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Explosions and chemical leaks sound alarm bells in China’s “clean” energy industry

On 18 August, for the first time in decades, the flood waters of the Min River in southwest China reached the feet of Leshan’s iconic Giant Buddha, causing widespread alarm. The floods also led to the hasty shuttering of Leshan’s major polysilicon plant, Yongxiang Polysilicon Co. Ltd., which later produced a leak of hydrogen chloride, causing even more panic among local residents.

The dangers at the polysilicon plant were well known in the city. As early as 2009, the deputy head of Leshan’s work safety department was quoted as saying the facility was a “shiny bomb. It may look clean and innocent, but you don’t want to have one in your neighbourhood.” Indeed, there were two separate incidents in 2013 and 2015 when combustion events led to clouds of toxic smoke belching out from the plant.

Polysilicon is a major component in the production of solar panels. It is a relatively harmless substance, in and of itself, but the production process creates a range of toxic substances and gases, and the risk of explosions and leaks is high. China is already the world leader in both polysilicon and solar panel production, and as it continues to ramp up production in the clean energy industry, the dangers to workers will only increase. 

The Tongwei Group, which owns Yongxiang Polysilicon Co. Ltd., has announced that it will double its polysilicon production capacity next year, from the current 80,000 tons to 155,000 tons. And China’s two main photovoltaic module producers, JA Solar Technology and JinkoSolar, will increase their production capacity by 45 percent and 56 percent, respectively, by the end of this year.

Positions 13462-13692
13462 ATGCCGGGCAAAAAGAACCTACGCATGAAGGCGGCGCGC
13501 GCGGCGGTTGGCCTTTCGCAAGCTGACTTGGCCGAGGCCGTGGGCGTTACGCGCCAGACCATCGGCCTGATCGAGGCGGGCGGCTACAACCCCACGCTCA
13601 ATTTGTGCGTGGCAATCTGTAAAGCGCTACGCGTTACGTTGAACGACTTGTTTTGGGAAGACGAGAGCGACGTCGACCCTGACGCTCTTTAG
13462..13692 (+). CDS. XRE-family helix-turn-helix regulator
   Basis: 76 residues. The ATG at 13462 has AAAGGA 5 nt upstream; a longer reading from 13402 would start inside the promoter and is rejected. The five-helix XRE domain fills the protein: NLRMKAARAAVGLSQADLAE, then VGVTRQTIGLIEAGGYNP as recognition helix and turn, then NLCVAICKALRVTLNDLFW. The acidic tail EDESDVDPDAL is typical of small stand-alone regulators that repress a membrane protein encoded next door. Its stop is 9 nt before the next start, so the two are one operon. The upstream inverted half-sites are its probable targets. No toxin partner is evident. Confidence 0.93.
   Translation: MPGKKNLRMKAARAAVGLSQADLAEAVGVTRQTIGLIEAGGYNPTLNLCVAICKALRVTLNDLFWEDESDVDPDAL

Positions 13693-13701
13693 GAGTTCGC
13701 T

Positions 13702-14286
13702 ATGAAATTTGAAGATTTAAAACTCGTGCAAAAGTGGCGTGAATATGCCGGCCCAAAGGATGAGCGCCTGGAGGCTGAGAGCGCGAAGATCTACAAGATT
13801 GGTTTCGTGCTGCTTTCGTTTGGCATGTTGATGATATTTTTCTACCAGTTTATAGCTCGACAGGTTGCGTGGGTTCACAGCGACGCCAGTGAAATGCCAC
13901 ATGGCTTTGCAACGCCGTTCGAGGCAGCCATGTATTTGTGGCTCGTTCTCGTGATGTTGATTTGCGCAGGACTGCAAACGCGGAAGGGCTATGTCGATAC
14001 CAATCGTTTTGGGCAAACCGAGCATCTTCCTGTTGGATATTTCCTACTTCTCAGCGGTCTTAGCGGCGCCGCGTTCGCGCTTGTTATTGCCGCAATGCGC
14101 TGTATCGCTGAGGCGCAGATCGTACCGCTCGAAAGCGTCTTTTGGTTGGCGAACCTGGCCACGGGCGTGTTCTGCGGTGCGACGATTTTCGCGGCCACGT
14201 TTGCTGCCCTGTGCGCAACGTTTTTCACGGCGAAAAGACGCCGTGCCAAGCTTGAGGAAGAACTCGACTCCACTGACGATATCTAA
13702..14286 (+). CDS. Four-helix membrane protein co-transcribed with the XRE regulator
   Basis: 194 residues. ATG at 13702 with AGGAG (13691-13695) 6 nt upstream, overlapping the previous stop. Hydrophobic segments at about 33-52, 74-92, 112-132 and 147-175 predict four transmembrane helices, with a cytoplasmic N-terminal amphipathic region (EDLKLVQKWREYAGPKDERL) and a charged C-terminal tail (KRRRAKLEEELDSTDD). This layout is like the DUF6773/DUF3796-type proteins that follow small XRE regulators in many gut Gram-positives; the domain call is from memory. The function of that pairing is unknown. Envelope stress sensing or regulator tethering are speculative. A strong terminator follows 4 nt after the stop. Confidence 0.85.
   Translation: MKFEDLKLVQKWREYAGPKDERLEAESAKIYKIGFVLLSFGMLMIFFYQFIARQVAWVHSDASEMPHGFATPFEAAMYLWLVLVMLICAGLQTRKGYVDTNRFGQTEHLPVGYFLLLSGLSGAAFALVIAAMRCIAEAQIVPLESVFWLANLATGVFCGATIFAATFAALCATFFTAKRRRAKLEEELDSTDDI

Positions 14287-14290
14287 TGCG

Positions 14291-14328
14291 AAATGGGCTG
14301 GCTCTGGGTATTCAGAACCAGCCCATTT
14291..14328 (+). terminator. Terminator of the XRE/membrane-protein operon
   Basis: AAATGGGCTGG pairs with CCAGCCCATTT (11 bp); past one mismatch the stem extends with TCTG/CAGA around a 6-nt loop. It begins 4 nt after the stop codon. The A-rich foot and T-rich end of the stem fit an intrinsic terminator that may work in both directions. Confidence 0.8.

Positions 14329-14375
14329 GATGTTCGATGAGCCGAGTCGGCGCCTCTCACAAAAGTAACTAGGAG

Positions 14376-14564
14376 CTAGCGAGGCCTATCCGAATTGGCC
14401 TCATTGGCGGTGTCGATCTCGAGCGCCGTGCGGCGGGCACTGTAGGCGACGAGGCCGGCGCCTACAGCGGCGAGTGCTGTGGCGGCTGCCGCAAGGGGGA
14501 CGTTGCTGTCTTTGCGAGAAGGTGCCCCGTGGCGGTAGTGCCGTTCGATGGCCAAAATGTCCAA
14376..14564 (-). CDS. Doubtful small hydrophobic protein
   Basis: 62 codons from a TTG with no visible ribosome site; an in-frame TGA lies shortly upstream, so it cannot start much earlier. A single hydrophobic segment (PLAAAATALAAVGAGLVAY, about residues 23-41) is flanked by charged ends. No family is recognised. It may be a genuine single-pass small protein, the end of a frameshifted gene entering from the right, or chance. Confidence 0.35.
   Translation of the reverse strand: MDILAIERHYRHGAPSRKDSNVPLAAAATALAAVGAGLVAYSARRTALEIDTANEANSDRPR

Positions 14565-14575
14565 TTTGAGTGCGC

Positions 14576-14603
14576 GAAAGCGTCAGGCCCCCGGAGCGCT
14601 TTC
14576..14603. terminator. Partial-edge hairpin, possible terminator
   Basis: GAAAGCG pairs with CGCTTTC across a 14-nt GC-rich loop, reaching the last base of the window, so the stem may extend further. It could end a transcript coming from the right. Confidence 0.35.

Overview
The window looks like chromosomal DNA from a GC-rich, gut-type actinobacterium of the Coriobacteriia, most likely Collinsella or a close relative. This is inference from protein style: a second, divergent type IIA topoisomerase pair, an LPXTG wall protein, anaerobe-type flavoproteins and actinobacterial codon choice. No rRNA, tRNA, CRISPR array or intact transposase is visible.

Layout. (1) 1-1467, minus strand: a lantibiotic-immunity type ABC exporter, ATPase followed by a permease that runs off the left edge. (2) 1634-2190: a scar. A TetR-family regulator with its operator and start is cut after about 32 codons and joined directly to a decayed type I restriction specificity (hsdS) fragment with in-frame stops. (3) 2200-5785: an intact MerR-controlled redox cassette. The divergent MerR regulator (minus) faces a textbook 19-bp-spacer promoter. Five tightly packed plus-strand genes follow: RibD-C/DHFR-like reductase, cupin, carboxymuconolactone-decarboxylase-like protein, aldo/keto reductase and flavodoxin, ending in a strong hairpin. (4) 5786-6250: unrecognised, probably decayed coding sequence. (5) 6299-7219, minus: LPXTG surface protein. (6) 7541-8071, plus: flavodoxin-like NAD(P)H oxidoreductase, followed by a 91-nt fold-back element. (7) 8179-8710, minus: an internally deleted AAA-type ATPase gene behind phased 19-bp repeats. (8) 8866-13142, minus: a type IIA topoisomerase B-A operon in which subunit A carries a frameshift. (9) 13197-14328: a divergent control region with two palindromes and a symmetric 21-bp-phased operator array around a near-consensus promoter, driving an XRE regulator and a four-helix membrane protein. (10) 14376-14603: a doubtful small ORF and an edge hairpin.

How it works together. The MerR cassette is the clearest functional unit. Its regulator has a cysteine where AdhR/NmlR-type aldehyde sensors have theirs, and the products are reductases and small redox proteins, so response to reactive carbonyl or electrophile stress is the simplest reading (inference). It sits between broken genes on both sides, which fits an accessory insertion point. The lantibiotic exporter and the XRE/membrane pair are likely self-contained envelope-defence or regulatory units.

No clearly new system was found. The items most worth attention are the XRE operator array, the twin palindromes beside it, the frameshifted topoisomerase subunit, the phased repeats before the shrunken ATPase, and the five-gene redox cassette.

In fact, the Leshan facility is not the only one that has proved a hazard to both workers and local residents in China in recent months. In the far-western region of Xinjiang, which produces about 50 percent of all China’s polysilicon, two separate factories had explosions within three weeks of each other in July.

On 2 July, severe pipe vibrations led to an explosion and chemical leak at the Daquan New Energy Polysilicon Plant. And on 19 July, an explosion occurred in the distillation unit of the Xinjiang Polysilicon Plant (owned by “green energy” company GCL-Poly Energy). There were reports of five explosions in total in this latter accident and a massive leak of chlorosilane.

The work hazards apparent in China’s so-called clean energy companies urgently need to be addressed before more accidents occur. There is clearly a role for China’ trade unions to play in supervising work safety in polysilicon production. However, as we point out in a new report released last week, up until now, the union has been almost entirely absent from China’s work safety regime.

Instead, time and again, we see the same cycle of tragedy in which, after an accident occurs, rescue efforts are made under the guidance of government officials, there is an investigation into the cause of the accident, those culpable are identified and punished, and the government orders an urgent inspection and rectification of at-risk industries. But then the next accident occurs and the whole process starts again. 

For more details on this story and links to the Chinese-language news reports, please see our Chinese-language newsletter 连续两月爆炸、泄漏 中国太阳能多晶硅厂释出危险信号.

Photograph:Science in HD, Unsplash

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